New Canadian Construction Association ‘Takes Aim At Anti-Black Racism’ In The Industry - Afro-Canadian Contractors Association Officially Launches For Black History Month
(TORONTO, ONTARIO/CANADA) - Sephton Spence of Kubbie Construction Inc. says racism in the Canadian Construction Industry is not new, but protests over the Summer emboldened some people to act on their bigotry. From subtle systemic racism in awarding contracts to outright hate-motivated incidents at job sites, now a new Black Builders' Association wants to lay the foundation for a fairer construction industry.
Spence - who now serves as Vice President of the Afro-Canadian Contractors Association (ACCA), says seeing racist graffiti and nooses left at a construction site at Michael Garron Hospital sped up the group's plans: "It's disturbing, but it's not uncommon. It is a very painful time to watch. So, you know, this is a continuation, but we'll continue the fight."
The group was formed in the Fall, but the Afro Canadian Contractors Association (ACCA) marked the start of Black History Month with its official launch.
The group hopes to help break down barriers that Black contractors face trying to get started in the business and if they are established, help land more lucrative contracts for larger projects.
Spence says prospective corporate clients sometimes assume that all the developers bidding for a contact will be White and he’s noticed there are not a lot of Black developers - recalling being reminded of that when he was bidding on a bigger contract.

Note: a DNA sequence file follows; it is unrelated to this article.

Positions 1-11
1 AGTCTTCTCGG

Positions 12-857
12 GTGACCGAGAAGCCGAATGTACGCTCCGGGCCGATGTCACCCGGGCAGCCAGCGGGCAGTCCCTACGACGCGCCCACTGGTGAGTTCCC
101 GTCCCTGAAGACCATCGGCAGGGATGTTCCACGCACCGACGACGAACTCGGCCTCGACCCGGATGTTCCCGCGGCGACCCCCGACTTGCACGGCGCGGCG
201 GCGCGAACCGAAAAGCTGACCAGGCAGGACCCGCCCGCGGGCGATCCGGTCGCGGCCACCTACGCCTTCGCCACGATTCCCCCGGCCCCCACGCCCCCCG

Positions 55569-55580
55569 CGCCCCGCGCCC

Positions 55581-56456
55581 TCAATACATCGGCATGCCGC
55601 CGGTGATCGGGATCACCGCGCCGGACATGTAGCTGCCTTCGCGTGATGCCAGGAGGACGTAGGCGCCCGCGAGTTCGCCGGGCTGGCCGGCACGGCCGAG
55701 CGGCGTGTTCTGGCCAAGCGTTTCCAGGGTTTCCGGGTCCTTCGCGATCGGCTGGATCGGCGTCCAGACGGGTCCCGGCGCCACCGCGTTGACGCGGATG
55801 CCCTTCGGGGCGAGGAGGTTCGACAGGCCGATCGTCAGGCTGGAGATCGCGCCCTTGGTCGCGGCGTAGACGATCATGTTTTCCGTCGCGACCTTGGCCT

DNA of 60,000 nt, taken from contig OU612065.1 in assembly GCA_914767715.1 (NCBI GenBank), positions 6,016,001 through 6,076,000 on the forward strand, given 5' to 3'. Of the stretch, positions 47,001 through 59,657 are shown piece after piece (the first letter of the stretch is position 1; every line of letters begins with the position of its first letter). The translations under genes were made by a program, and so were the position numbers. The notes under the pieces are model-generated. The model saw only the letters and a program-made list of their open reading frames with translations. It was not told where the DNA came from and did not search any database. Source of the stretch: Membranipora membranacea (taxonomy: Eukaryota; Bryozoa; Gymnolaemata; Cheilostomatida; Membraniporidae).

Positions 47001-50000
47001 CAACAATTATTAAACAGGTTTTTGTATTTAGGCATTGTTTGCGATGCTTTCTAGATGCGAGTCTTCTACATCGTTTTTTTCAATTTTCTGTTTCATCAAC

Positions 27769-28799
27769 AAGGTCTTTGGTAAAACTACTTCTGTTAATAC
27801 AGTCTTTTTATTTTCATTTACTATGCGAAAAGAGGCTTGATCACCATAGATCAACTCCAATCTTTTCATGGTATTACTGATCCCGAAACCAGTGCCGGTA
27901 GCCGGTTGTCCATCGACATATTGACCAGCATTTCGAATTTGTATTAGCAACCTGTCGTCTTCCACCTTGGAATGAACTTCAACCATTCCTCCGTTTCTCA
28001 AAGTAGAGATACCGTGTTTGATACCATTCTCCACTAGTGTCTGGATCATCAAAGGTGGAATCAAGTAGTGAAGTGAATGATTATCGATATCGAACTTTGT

"The CEO comes out and he says to the secretary, 'Is Spence here?' And I've been sitting there for half an hour already. But they don't know that it's me," he said. "So there's a premise or an understanding that at this level, you should be a White gentleman making all these decisions building all these fabulous places."
But he says there may be more opportunities for Black contractors as large corporations, institutions and municipalities are using social procurement - an organization's process of purchasing goods and services to achieve strategic social, economic and workforce development goals.
"York University, for instance, has got some big plans and they've already set aside a certain amount of funding for the Black Community," Spence said.
To Continue Reading This Labor News Story, Go To: www.cbc.ca/news/canada/toronto/afro-canadian-construction-association-officially-launches-for-black-history-month-1.5894555